[Mike] is leading us on this build because he’s been working on an old tower desktop he’s calling Rosetta which he wants to be able to use to host five different floppy disk types and convert files from one type to another. Of course the old hardware and software being used won’t support five floppy disk drives at the same time so he has a few switches involved as well. To get everything buttoned up neatly in the case he’s building his own ribbon cables to save space, especially since with his custom cables he won’t have the extraneous extra connectors that these cables are famous for.

Even though, as [Mike] notes, you can’t really buy these cables directly anymore thanks to the technology’s obsolescence, you can still find the tools and parts you’d need to create them from scratch including the ribbon, connectors, and crimping tools. Even the strain relief for these wide, fragile connectors is available and possible to build into these projects. It ends up cleaning up the build quite nicely, and he won’t be chasing down any gremlins caused by decades-old degraded multi-conductor cables. And, even though [Mike] demonstrated the floppy disk drive cables in this build, ribbon cable can be used for all kinds of things including IDE drive connectors and even GPIO cables for modern electronics projects.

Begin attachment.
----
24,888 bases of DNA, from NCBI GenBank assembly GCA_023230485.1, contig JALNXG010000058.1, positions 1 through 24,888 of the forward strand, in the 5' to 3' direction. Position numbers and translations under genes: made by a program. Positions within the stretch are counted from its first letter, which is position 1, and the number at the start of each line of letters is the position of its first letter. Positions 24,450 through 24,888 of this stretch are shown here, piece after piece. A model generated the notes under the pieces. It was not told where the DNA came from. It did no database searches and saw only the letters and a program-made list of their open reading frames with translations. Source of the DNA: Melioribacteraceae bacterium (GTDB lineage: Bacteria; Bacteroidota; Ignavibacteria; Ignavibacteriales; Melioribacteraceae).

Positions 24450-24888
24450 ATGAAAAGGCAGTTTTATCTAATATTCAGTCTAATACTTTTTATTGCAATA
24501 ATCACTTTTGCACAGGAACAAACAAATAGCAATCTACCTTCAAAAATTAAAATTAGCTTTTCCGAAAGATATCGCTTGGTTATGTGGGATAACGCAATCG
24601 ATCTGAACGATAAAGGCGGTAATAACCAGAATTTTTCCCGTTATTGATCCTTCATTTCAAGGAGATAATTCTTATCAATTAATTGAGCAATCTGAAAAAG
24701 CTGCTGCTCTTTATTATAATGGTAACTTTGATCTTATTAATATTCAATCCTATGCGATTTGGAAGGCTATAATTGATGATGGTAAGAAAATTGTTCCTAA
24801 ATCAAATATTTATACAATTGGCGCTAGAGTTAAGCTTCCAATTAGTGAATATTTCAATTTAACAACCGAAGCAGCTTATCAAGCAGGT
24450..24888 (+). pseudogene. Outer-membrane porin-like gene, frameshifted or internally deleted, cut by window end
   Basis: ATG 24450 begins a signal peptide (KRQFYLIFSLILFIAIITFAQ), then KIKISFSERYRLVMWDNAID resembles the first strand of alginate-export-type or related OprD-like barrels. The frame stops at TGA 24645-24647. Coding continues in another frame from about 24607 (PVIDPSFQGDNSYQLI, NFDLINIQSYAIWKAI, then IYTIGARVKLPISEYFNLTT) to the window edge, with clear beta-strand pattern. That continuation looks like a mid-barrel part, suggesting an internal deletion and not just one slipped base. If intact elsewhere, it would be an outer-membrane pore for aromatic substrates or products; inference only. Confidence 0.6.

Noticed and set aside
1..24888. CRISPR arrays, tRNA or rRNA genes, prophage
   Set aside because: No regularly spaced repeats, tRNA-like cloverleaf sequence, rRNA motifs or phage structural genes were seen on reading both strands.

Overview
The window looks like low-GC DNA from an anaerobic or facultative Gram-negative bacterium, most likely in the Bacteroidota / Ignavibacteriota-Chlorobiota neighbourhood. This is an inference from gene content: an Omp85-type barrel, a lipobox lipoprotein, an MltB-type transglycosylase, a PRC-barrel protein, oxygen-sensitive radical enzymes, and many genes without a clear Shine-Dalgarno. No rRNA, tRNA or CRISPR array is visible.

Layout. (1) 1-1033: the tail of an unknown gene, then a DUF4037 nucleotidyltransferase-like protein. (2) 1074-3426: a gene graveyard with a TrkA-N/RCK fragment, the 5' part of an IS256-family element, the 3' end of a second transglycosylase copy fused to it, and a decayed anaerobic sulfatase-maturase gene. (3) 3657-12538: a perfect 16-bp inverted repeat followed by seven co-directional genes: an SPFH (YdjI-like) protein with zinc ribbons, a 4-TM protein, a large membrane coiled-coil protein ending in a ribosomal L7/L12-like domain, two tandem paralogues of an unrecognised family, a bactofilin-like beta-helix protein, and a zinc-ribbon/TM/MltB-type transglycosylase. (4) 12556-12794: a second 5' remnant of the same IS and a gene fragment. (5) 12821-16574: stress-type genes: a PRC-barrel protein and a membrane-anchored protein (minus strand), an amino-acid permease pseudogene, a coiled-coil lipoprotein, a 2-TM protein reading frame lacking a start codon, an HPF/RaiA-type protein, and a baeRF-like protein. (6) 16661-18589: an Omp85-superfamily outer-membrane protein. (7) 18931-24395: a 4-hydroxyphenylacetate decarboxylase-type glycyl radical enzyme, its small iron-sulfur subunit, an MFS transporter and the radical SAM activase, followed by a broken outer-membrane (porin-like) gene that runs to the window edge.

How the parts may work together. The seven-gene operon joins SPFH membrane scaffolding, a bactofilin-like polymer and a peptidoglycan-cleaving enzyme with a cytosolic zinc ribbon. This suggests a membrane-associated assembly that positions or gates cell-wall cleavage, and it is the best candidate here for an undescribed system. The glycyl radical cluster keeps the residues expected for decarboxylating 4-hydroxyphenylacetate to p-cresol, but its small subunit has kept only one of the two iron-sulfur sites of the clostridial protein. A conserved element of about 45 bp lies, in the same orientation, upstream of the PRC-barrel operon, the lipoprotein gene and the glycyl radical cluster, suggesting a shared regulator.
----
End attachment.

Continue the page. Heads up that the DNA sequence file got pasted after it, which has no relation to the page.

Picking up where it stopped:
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The hairclip-embedded tool being used on a Tiger 99x game console, clipped onto a spot where the plastic ribbon meets the LCD panel itself, heating it up

World’s Smallest Hair Straightener For Fixing Old LCD Ribbons

[Stephen] writes to us about an LCD repair tool he has created. We’ve all seen old devices with monochrome LCDs connected by thin film, where connections between the PCB and the LCD have deteriorated and the LCD would no longer show parts of the picture. This is a connection heating gadget, that [Stephen] affectionately dubs as World’s Smallest Hair Straightener, made specifically to bring cool old tech back to life.